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Home » Valentine's Day » Toxic algae took it easy on Seneca Lake this year: Canandaigua, Cayuga, and Owasco lakes all got slammed

Toxic algae took it easy on Seneca Lake this year: Canandaigua, Cayuga, and Owasco lakes all got slammed

On the morning of July 4, Cayuga Lake’s first suspected harmful algal bloom of the season was spotted on the shoreline near the Beacon Bay Marina at the lake’s northeastern tip. Tests showed that its water samples easily exceeded the state’s cutoff for a “high toxin” bloom.

Samples taken of this July 21 bloom north of the Village of Cayuga showed cyanobacteria levels greater than 25 times the state definition of “high toxin.”

So did more than two dozen other samples drawn over the next 12 weeks from sites within two miles of the marina, making Village of Cayuga this season’s algal bloom capital of the Finger Lakes.

So-called harmful algal blooms (HABs), are actually cyanobacteria, which often appear as floating mats, green or yellow scum or discolored water. They tend to thrive in calm warm water from early July to mid-October and they are toxic to people, pets and livestock (and in Africa, even elephants).

Cayuga, Owasco and Canandaigua lakes all had active HABs summers, while Seneca Lake was mysteriously spared.

“Seneca Lake had very few blooms this year and everyone’s wondering why,” said Nate Launer, HABs coordinator for the Community Science Institute in Ithaca. “Less runoff, less nutrient inputs, could be a factor. But we had a dry summer here as well, and we had a lot of blooms (on Cayuga Lake).”

Bill Roege, who supervises HABs volunteers for Seneca Lake Pure Waters Association, had no explanation for why Seneca had only 15 confirmed blooms on six separate days this year, compared with 86 blooms on about 25 separate days in 2019.

“The difference couldn’t be more stark between last year and this year,” he said.

This June 22 bloom on Honeoye Lake was the first confirmed HABs in the Finger Lakes in 2020.

Roege said contributing factors may have been the drought, low lake levels, high levels of sunshine and stronger than usual winds. But he wouldn’t hazard any conclusions before studying the data.

John Halfman, a professor at Hobart and William Smith who has studied Seneca and Owasco lakes extensively, also declined to speculate on Seneca’s easy season before analyzing the data.

Cayuga Lake had 84 confirmed blooms this summer, according to detailed records kept by CSI. They were spread fairly evenly in July (27), August (26) and September (31) and one unconfirmed bloom in October.

Canandaigua Lake had 81 confirmed blooms, while Owasco had 66, many clustered in its northeast quadrant. Canandaigua and other Finger Lakes have also been plagued by a white foam that is suspected to be related to cyanobacteria. Canandaigua officials have taken the lead in investigating that growing regional phenomenon.

In previous years, cyanobacteria toxins turned up in finished drinking water drawn from both Canandaigua and Owasco lakes.

In 2018, the town of Rushville issued a “do not drink” order and supplied residents with plastic water bottles after algal toxins from Canandaigua appeared in its treated drinking water. After similar scares, the towns of Auburn and Owasco have invested hundreds of thousands of dollars in equipment to filter public water, and it appears to have worked.

Even so, algal toxins were reported in raw water drawn recently from Owasco Lake by water plants in Auburn and Owasco.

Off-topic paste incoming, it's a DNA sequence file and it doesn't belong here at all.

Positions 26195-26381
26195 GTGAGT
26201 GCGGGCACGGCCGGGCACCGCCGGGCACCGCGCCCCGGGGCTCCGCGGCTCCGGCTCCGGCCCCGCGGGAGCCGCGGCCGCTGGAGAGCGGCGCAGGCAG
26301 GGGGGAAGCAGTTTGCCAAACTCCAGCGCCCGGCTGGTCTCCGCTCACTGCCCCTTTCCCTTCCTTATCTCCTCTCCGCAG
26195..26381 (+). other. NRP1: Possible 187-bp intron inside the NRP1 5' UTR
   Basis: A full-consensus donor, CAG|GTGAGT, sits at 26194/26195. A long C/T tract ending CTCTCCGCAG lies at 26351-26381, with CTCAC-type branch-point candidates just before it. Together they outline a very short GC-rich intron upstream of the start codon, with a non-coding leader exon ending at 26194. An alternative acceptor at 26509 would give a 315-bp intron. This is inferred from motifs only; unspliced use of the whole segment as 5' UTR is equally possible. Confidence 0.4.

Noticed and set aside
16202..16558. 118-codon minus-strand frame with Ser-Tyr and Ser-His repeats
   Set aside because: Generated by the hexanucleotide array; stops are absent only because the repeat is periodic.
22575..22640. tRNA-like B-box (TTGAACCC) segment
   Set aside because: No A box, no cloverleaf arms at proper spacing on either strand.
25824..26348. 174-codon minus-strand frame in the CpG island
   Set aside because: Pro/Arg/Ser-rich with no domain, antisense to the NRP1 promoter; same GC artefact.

In the western Finger Lakes, Honeoye Lake had 20 harmful algal blooms this year, according to records at the state Department of Environmental Conservation. That included the Finger Lakes’ first confirmed bloom on June 22.

Skaneateles Lake had 16 blooms, including several at or near Thayer Park in the town of Skaneateles.

The city of Syracuse, which draws its drinking water from Skaneateles, has applied for a DEC permit to apply a pesticide to a 568-acre section of the lake to minimize the spread of cyanobacteria next year.

Keuka Lake had 13 confirmed HABs this year, mostly on shoreline near Penn Yan. Six of those came on two days in early September, according to DEC records, which are not necessarily complete.

The DEC’s October 2020 map of confirmed HABs in the Finger Lakes.

This season, the smallest of the Finger lakes had the fewest confirmed algal blooms, according to the DEC: Canadice (0), Otisco (2), Conesus (3) and Hemlock (3).

Launer of CSI said the northern end of Cayuga Lake has been a HABs hot spot for at least the past three years.

“The northern end is much shallower,” he added. “And anecdotally, volunteers said the water got much warmer and got warmer faster there this year.”

Launer also noted that tributaries that feed Cayuga’s north end drain land that is heavily agricultural. Those streams tend to carry a higher load of nutrients that feed cyanobacteria, including phosphorus and nitrogen, compared to larger the tributaries that flow into the southern sections of the lake.

Roege of SLPWA said this year’s blooms on Seneca were concentrated in the south central area rather than in the lake’s normally hard-hit northwestern quadrant. DEC records show no HABs around the Keuka Outlet in Dresden or Kashong Point between Dresden and Geneva.

But Roege said one suspected bloom near Dresden that went unreported to the DEC did trigger a toxin reading on a water sample tested by a SLPWA volunteer with a  field kit. He said he hoped to explore the effectiveness of commercially available test kits next year.

Asked whether he thought Seneca Lake’s easy HABs season might be the beginning of a trend and that next year might be another light bloom year, he said:

“I’m a mathematician, so regression to the mean is a very strong thing. I suspect (2021) will be much more like average.”